“I and my family have been physically attacked before, but this time I was completely alone. I had no support in Montenegrin society or the media, because I was attacking their national hero, and their very sense of identity,” Radončić tells the audience after the screening. In the cinema hall, however, he hardly lacks support: a woman thanks the film-maker for spot-lighting Montenegro’s neglected role in the war, and notes the country’s “long genocidal tradition against non-Montenegrins”.

It is precisely this slip, from holding an individual responsible to tarnishing an entire ethnic group, which the expat-Bosnian film-maker Vladimir Tomić is so wary of. His film, My Lost Generation, is a mournful auto-biography tracing the corrosive effects of the Bosnian war on his own identity, and that of his age group.

Having fled Sarajevo with his family as a teenager, Tomić spent three years in a Danish refugee camp where he was taunted for having a Serbian name. The fact that his family included Muslims, Croats, and Serbs no longer seemed to matter. Returning to Bosnia, Tomić faced the same stigma: During an interview for his film, a wartime survivor said to him, “you are a good boy, Vladimir, but you must beware of the evil of your people.” His people, that meant the Serbs, not the Bosnians. At the end of the documentary, Tomić argues that the evil encountered in war is inherent to humanity itself; it is a plea to stop the blame-game between population groups that has made the restoration of a multi-ethnic Bosnian identity all but impossible.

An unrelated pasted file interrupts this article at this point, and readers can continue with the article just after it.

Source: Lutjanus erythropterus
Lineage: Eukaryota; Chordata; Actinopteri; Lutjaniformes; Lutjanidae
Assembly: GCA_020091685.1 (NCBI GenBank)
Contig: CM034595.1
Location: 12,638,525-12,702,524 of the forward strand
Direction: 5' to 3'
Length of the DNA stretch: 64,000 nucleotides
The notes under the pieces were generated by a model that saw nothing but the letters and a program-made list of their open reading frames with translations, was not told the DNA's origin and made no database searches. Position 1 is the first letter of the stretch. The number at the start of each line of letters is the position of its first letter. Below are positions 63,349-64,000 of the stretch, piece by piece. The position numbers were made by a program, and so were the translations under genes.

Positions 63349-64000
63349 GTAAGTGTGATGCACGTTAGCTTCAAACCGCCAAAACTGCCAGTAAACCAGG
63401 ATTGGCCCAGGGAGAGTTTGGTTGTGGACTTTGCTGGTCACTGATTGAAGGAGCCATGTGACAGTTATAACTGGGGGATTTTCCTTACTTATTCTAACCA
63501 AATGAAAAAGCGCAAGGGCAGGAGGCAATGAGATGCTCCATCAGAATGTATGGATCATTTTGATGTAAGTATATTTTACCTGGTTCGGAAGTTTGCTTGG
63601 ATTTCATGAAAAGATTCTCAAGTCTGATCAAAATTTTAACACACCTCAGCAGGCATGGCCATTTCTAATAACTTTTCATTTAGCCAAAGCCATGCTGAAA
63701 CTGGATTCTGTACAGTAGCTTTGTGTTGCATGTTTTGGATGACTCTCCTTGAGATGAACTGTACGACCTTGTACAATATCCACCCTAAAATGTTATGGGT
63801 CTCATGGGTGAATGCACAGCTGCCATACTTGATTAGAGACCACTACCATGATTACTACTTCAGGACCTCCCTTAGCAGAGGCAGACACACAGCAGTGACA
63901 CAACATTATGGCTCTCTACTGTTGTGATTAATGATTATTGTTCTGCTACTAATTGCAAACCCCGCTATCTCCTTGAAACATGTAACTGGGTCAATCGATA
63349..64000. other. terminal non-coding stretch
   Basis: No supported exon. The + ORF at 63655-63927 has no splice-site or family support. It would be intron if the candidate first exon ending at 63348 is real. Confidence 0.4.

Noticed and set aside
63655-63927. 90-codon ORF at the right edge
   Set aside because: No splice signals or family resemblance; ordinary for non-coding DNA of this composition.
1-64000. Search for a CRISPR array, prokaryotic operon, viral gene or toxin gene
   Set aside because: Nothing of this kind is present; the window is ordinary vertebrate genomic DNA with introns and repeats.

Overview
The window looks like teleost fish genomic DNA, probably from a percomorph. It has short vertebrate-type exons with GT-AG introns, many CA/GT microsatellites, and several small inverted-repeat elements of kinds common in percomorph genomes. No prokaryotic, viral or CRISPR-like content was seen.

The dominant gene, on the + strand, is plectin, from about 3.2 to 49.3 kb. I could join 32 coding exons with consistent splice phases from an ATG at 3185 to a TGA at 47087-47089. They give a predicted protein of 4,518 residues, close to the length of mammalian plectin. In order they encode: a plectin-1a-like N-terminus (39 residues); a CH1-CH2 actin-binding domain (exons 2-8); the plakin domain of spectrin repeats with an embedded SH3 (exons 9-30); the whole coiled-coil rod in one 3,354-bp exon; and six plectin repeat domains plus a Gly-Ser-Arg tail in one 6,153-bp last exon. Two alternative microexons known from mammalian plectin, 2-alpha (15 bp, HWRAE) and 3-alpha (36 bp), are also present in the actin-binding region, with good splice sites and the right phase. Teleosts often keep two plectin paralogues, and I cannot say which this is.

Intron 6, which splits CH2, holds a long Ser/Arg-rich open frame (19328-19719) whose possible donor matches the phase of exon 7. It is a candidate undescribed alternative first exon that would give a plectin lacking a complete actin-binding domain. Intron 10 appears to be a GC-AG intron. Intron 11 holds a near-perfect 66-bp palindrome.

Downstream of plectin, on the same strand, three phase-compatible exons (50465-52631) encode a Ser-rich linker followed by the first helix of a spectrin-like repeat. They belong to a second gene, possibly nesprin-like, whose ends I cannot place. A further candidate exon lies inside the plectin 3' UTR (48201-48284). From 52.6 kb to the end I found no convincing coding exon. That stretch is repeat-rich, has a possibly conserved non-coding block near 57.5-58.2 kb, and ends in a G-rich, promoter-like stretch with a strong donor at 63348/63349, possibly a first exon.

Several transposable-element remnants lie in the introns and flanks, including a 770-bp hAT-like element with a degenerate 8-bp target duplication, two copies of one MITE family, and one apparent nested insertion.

Cinema and social change

In his early thirties, Vladimir Tomić’s curly brown hair and wide eyes give him a boyish air, yet with the kind of gravity that sensitive, quiet children have. I talk to the film-maker, who was trained in Copenhagen and at the Academy of Fine Arts in Vienna, in the café of the gleaming new Cinema City. Rolling a cigarette, he points out that wartime atrocities were committed against all sides. Accordingly, empathy, not blame, is the key to reconciliation: “The most important thing is recognition of the losses of the other side as well, as they see it. Otherwise we will remain stuck.”

I ask him how the Film Festival can contribute to this process. “I don’t think film can change the world, but it can unite people in the cinema and start a debate. It can also uncover hidden things,” he says, seemingly implying Radončić’s investigative approach, “but artists should be responsible in using such a mass medium… The nationalist nerve is easily manipulated.”

Still, Tomić is guardedly optimistic: “The new generation is tired of the old nationalist ways. They’re making great progress in art, film, and music. They’re working on a united Bosnia, regardless of ethnic group.” This effort includes the Film Festival, but Tomić is wary that “what happens in Sarajevo, stays in Sarajevo. Outside, the villages are totally divided.” In the countryside, a pernicious cocktail of poverty, lack of education, and nationalist incitement keep ethnic barriers up and corrupt politicians in power.

While the Sarajevo Film Festival may not immediately bridge the divides between Bosnia’s autonomous Entities, it has certainly met its aim of recreating civil society in the capital. In a manner unseen at other European film festivals, it focuses the political debate of the middle class, draws a generation of young, educated expatriates back to their one-time home, and restores Sarajevans’ cosmopolitan confidence. Ultimately, this may have consequences for Bosnia’s political and economic development beyond the capital itself. The Sarajevo Film Festival deserves attention for more than Angelina Jolie’s smile.